“Strong banks want strong regulation,” Diamond said, referring to the raft of regulatory changes currently battering the banking sector. “We certainly don’t want a repeat of the crisis and no bank should ever take taxpayer money.”
Diamond reiterated Barclays’ firm opposition to politicians’ proposals to mitigate risk in the financial system by splitting up banks’ investment and retail operations, adding: “The key to managing systemic risk lies in resolution plans… Large banks like Barclays, HSBC and Standard Chartered have to compete against the likes of JP Morgan and Bank of America, Santander in Spain, Deutsche Bank in Germany and BNP Paribas in France – and we see no sign of authorities around the world moving to change the structure of those institutions.”
Bank of England deputy governor Paul Tucker agreed, telling delegates at the CBI’s annual conference that the “bedrock of trust” for banks was for customers to understand both that their money is safe and that banks will be allowed to fail in the future in an “orderly fashion”.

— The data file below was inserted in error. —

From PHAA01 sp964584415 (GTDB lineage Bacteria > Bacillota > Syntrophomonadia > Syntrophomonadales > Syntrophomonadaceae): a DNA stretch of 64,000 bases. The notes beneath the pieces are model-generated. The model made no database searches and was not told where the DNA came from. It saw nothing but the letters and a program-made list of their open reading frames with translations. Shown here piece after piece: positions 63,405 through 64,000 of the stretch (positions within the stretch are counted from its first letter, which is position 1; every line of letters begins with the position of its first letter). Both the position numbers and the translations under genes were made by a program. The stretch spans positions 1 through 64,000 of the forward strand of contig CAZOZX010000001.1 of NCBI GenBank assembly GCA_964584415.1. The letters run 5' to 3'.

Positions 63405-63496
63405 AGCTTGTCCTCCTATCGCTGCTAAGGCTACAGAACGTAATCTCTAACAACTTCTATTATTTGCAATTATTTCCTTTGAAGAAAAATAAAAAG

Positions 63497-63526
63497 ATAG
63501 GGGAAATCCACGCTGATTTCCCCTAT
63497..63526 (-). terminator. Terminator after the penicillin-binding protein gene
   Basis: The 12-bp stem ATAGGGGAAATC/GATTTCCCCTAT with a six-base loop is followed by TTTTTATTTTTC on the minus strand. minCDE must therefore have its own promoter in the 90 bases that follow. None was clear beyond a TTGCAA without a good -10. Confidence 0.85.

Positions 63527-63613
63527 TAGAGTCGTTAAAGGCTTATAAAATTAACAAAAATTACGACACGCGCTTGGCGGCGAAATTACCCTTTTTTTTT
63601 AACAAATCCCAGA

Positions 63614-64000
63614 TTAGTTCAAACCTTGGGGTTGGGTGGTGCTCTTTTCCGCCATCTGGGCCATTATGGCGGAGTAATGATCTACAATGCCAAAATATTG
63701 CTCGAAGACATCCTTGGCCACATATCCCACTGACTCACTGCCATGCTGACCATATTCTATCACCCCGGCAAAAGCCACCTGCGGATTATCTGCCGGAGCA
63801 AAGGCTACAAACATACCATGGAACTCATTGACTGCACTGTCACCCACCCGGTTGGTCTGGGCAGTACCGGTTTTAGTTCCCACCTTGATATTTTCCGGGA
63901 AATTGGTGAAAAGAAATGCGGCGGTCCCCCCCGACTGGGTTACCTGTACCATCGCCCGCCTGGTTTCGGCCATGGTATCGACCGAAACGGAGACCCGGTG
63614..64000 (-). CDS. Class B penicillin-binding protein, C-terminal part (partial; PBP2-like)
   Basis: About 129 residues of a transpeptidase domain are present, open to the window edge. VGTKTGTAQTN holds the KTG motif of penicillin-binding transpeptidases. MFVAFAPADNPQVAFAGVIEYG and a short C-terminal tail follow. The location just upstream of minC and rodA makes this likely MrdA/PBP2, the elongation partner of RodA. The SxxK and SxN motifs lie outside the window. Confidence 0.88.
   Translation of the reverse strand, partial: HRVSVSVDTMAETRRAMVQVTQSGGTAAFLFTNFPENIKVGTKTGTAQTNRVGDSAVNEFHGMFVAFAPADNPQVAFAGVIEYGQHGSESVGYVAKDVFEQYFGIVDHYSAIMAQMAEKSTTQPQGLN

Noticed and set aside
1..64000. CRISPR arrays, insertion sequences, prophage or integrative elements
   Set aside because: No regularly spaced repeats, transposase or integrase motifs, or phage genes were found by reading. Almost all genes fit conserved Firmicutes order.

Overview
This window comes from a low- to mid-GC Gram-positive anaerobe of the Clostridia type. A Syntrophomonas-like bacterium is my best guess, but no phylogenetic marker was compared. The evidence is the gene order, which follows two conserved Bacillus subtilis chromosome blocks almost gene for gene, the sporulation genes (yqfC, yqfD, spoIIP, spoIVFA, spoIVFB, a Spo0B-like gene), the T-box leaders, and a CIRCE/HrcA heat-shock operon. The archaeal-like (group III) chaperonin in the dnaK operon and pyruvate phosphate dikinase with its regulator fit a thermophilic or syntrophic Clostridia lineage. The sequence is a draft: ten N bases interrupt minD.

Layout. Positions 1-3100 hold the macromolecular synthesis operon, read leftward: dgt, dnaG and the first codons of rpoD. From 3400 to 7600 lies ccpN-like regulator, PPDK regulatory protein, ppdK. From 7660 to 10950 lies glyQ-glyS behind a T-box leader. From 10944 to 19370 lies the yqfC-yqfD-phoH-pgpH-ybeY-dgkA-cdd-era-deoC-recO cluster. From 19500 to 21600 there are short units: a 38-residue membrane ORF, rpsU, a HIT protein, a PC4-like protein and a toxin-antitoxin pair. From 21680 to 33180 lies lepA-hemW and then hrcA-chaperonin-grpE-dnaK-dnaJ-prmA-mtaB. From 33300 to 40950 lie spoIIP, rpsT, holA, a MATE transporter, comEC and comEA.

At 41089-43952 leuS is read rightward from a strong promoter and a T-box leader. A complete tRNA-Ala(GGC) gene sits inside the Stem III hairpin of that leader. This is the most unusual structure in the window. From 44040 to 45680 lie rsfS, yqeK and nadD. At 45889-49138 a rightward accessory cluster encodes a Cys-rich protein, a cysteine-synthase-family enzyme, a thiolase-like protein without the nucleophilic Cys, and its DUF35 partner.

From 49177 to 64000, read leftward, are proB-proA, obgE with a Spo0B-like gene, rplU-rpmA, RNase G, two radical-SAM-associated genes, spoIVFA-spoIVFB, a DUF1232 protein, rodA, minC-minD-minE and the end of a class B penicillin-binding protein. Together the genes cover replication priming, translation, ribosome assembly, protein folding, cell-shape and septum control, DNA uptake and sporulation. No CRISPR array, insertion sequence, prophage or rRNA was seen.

Diamond said he “applauded” the UK government for the tough decisions it has taken to bring the deficit under control and said he recognised banks’ “obligation” to support growth, but warned that placing an excessive tax burden on the sector could hamper its ability to lend to smaller businesses. On bank lending to small and medium-sized enterprises, which has come under the spotlight as smaller businesses struggle to gain access to finance, Diamond said banks are still lending but that they also have a duty to approve loans responsibly.